By Roxanne Mankin Cason
Wednesday, January 27, 2010
A gender-mindful approach should fuel the discourse and agenda at the World Economic Forum, which starts today in Davos, Switzerland, says Roxanne Mankin Cason. This change is possible, as there are people at the forum qualified to lead a new conversation.
Editor's Note: The following is a commentary. The opinions expressed are those of the author and not necessarily the views of Women's eNews.
(WOMENSENEWS)--Many of the world's most powerful leaders are now gathering in Davos, Switzerland, for the annual World Economic Forum, which starts today and ends Jan. 31. For years, the gathering was almost exclusively male and its discussions lacked consideration of the gender angle.
But change is more possible than ever and it is time for the World Economic Forum to move gender issues to the heart of its agenda.
Despite the lack of gender issues on past agendas, ironically the forum's annual Global Gender Gap report has become a trusted source of information on progress made--or the lack thereof--by the world's nations towards gender parity. Its premise is that a nation's well-being is correlated to the status of women. One has only to look at the top of the report's rankings, dominated by Scandinavian countries, to see the connection. At the bottom of the 2009 list: Yemen.
The discourse at the forum itself, however, hasn't been focused enough on the undervalued asset, in terms of human capital, represented by women and girls. Last year, during a Davos conversation on the collapse of Lehman Brothers, an investment bank, it was agreed that the 2008 economic crisis might have been averted had the firm been "Lehman Brothers and Sisters."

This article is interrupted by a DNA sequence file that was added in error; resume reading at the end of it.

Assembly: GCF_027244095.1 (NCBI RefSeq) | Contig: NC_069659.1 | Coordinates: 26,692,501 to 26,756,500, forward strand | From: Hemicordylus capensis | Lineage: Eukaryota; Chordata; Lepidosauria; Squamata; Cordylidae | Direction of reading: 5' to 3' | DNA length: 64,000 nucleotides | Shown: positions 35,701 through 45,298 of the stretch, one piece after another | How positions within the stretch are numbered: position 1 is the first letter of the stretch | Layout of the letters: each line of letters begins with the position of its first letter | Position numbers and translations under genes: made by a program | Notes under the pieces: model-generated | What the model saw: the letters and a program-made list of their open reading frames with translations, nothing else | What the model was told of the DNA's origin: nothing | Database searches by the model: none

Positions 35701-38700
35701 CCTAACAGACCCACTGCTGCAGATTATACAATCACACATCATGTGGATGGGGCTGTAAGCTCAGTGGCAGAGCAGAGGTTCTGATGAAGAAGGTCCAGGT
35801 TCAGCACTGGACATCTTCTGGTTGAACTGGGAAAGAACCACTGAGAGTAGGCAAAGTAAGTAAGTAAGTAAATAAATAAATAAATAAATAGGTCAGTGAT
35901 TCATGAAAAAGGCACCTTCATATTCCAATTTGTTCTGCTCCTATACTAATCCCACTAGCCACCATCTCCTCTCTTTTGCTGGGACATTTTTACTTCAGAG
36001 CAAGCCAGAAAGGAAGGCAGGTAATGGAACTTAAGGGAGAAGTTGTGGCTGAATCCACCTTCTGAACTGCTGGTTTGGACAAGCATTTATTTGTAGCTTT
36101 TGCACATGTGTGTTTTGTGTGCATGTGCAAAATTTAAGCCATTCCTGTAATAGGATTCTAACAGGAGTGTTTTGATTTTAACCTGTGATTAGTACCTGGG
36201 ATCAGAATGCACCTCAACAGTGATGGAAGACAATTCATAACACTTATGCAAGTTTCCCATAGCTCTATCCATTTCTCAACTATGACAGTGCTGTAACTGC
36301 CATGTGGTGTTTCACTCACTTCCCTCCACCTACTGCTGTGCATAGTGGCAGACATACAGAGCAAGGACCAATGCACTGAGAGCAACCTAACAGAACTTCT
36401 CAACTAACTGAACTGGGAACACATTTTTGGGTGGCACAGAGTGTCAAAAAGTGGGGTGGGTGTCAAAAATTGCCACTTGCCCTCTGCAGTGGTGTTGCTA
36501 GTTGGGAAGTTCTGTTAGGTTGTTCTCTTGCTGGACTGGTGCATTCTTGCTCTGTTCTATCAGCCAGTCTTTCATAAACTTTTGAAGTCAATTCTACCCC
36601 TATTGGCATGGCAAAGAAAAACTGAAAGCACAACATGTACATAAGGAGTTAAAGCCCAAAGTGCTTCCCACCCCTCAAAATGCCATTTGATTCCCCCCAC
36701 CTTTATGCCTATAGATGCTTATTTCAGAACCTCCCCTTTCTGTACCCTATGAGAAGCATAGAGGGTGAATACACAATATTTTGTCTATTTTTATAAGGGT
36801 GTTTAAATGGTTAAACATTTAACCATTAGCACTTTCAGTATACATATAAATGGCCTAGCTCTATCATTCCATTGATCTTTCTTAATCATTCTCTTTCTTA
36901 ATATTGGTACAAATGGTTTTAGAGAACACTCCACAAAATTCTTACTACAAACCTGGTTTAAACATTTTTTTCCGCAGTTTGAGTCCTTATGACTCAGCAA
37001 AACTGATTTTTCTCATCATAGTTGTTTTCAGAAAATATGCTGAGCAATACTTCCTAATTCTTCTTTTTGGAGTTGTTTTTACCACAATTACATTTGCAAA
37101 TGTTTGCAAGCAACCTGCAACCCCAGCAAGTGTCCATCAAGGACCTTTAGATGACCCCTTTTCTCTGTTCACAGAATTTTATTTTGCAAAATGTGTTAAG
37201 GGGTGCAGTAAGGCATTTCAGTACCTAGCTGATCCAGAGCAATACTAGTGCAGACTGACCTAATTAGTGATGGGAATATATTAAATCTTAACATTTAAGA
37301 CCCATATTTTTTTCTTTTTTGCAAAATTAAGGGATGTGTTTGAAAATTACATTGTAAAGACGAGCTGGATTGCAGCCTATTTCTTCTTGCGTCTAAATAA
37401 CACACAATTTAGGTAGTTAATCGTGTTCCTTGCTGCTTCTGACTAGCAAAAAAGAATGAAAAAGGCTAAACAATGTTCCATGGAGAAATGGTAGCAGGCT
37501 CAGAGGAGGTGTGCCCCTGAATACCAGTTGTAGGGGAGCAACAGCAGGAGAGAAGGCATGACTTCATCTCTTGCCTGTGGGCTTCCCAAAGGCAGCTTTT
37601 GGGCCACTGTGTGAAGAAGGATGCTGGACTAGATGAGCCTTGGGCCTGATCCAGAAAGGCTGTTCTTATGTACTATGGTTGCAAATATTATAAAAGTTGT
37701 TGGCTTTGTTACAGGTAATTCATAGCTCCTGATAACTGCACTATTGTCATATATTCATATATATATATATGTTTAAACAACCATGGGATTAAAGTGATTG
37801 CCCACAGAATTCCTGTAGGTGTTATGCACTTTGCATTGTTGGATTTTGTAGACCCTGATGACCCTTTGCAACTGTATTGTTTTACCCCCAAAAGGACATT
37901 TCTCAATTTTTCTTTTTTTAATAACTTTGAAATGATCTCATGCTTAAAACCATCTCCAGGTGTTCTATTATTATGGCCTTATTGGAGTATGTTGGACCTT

There is much more to say, though.
As this year's program explores its theme, "Rethink, Redesign, Rebuild," perhaps another word should be added: Reframe.
What topics might a reframed discussion include? Here are a few suggestions:
How do we consider these and other vital issues, such as sex trafficking? It isn't easy.
Christine Grumm, CEO of the global Women's Funding Network, cites a term from the field of social and technological innovation in describing these interconnected issues: "the wicked problem," one that defies easy solutions.
Isobel Coleman, writing in the current issue of Foreign Affairs about Nick Kristof and Sheryl WuDunn's groundbreaking book "Half the Sky," reminds us that the fundamental challenge around gender bias is cultural. "Many people in the West," she says, "too often ignore the problems confronting women in other parts of the world by dismissing, or even condoning, the oppressive practices there as those of a different culture." It is safe to say this mindset has been present in Davos.
That is changing, however, and there are those at Davos who are eminently qualified to lead the gathering in a new direction. The Gates Foundation, Exxon Mobil, Ernst and Young, Goldman Sachs, the Nike Foundation and many others are seasoned in integrating gender considerations into the collective conversation. If only others who are present could keep in mind their mothers, sisters, wives, daughters and granddaughters--and extrapolate that awareness into their public thinking. The possibilities are positively breathtaking.
A gender-mindful approach should permeate the discourse at Davos. Let's reframe, rethink redesign and rebuild.
Roxanne Mankin Cason is a Women's eNews 21 Leader 2009 and currently serves as chair of the Global Advisory Education Board and as a trustee of Save the Children.